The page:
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With the onset of winter and stubble burning in the surrounding states, the national capital is witnessing a sharp increase in air pollution. As the air turns foul, doctors have raised concerns over the increasing cases of respiratory ailments like chronic obstructive pulmonary disease (COPD) and asthma.
As reported by IANS, Delhi's 24-hour average air quality index (AQI) stood at 249, which falls in the 'poor' category. The System of Air Quality Weather Forecasting and Research categorises air quality in the 0-50 range as good, 51-100 as satisfactory, 101-200 as moderate, 201-300 as poor, 301-400 as very poor and above 400 as severe.
Poor air quality can harm your lungs, which in turn can increase the chances of developing complications like pneumonia during COVID-19. Therefore, doctors have urged people to eat healthy, exercise and strictly follow COVID-19 precautions like social distancing, wearing masks and hand hygiene to prevent the viral infection.
Studies have also warned that the pandemic will worsen in winters as the virus can survive longer in lower temperatures. In fact, the Disaster Management has estimated that Delhi will see 15,000 COVID-19 cases per day in winters.
Dr. Arunesh Kumar, senior consultant and head of respiratory medicine and pulmonology in the Paras Hospital, told IANS that they are seeing a surge in patients with worsening chest symptoms coming to the pulmonology OPD.
COVID-19 patients with compromised or weak lungs are more likely to develop complications like pneumonia. So, Dr. Kumar recommends getting pneumonia and flu vaccine this winter.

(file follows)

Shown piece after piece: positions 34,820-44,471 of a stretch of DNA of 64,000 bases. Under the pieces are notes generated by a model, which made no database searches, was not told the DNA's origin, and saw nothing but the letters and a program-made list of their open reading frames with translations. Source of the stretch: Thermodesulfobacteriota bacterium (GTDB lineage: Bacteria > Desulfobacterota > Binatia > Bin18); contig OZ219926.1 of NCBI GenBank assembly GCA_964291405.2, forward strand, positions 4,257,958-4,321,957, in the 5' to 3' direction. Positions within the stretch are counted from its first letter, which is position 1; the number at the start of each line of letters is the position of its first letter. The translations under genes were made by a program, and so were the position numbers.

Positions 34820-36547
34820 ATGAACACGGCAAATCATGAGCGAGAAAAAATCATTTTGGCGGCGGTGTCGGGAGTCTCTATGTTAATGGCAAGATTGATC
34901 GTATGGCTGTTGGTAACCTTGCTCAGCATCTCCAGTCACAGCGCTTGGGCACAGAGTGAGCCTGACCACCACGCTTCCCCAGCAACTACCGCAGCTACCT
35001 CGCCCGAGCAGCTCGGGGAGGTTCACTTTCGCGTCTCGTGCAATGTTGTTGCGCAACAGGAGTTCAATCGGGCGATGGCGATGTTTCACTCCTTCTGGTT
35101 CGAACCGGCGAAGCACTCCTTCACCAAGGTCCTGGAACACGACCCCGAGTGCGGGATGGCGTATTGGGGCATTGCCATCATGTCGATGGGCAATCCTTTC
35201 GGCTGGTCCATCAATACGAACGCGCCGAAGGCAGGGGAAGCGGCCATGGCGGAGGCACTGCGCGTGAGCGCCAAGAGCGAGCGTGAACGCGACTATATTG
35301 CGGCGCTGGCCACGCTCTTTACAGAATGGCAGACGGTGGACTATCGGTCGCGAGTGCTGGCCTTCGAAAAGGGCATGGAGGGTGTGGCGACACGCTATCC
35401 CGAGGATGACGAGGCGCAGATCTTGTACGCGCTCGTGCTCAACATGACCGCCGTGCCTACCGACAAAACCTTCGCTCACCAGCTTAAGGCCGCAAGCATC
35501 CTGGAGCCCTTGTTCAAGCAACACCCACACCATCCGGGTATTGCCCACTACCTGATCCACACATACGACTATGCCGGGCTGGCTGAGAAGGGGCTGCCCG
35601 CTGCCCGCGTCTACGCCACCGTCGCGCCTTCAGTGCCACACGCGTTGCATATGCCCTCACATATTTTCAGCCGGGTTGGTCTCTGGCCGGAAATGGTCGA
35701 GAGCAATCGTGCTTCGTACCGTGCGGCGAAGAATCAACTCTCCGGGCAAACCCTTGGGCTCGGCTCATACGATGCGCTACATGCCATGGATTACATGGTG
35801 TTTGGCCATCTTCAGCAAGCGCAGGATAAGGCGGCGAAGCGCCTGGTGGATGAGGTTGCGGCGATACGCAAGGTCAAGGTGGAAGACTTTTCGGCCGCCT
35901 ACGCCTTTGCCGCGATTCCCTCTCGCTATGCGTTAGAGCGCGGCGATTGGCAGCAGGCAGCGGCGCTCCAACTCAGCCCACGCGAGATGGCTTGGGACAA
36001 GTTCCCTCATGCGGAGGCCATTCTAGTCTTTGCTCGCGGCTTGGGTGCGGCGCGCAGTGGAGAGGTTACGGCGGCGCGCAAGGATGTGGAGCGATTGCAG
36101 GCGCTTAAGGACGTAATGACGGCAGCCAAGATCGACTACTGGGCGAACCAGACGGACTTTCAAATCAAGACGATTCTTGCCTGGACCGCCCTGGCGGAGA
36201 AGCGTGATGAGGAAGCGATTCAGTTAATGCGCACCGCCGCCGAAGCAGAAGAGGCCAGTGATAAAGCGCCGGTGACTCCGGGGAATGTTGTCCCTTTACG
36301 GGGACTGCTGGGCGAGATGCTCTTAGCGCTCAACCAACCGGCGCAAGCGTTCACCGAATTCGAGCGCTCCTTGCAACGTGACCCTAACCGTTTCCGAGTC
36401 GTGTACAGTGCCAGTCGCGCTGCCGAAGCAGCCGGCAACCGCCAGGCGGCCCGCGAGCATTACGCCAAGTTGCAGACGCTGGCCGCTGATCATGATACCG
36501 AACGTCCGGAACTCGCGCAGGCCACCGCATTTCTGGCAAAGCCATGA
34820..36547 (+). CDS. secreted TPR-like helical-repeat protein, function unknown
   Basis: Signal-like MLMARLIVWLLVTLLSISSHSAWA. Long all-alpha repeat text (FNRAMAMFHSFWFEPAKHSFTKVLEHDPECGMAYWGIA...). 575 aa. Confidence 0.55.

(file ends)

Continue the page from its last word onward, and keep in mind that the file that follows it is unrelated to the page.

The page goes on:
Earlier WHO senior adviser Bruce Aylward and epidemiologist Maria Van Kerkhove have also stressed the importance of anti-flu vaccinations amidst the COVID-19 pandemic. They believe that getting vaccinated against the flu may also offer some protection against severe COVID-19 infection and avert hospital crisis.
A recent study from the University of Connecticut in the US had also highlighted the importance of influenza and pneumonia vaccinations to prevent respiratory infections amidst the COVID-19 pandemic. The researchers, including one of Indian-origin, said that influenza and pneumonia vaccinations may reduce hospital deaths in patients with heart failure.
According to Dr. Kumar, wearing a face mask is the best way to stay safe from COVID-19 as well as air pollution this winter. He also advises people to avoid strenuous outdoor exercise during peak pollution hours.
Shuchin Bajaj, Internal Medicines specialist at Ujala Cygnus Group of Hospitals, urged people to take care of 'SMS' -- social distancing, mask and sanitisation more so in the coming days.
Eat healthy and avoid oily & fatty foods as these can create additional levels of stress in your body which is already dealing with the harmful effects of smog.
Invest in a good quality air purifier and make sure you clean it on a regular basis.
Avoid stepping out as much as you can to reduce exposure to the pollution as well as the COVID-19 virus. If you feel the need to venture out, make sure you put on a good quality face mask that completely covers your mouth and nose.
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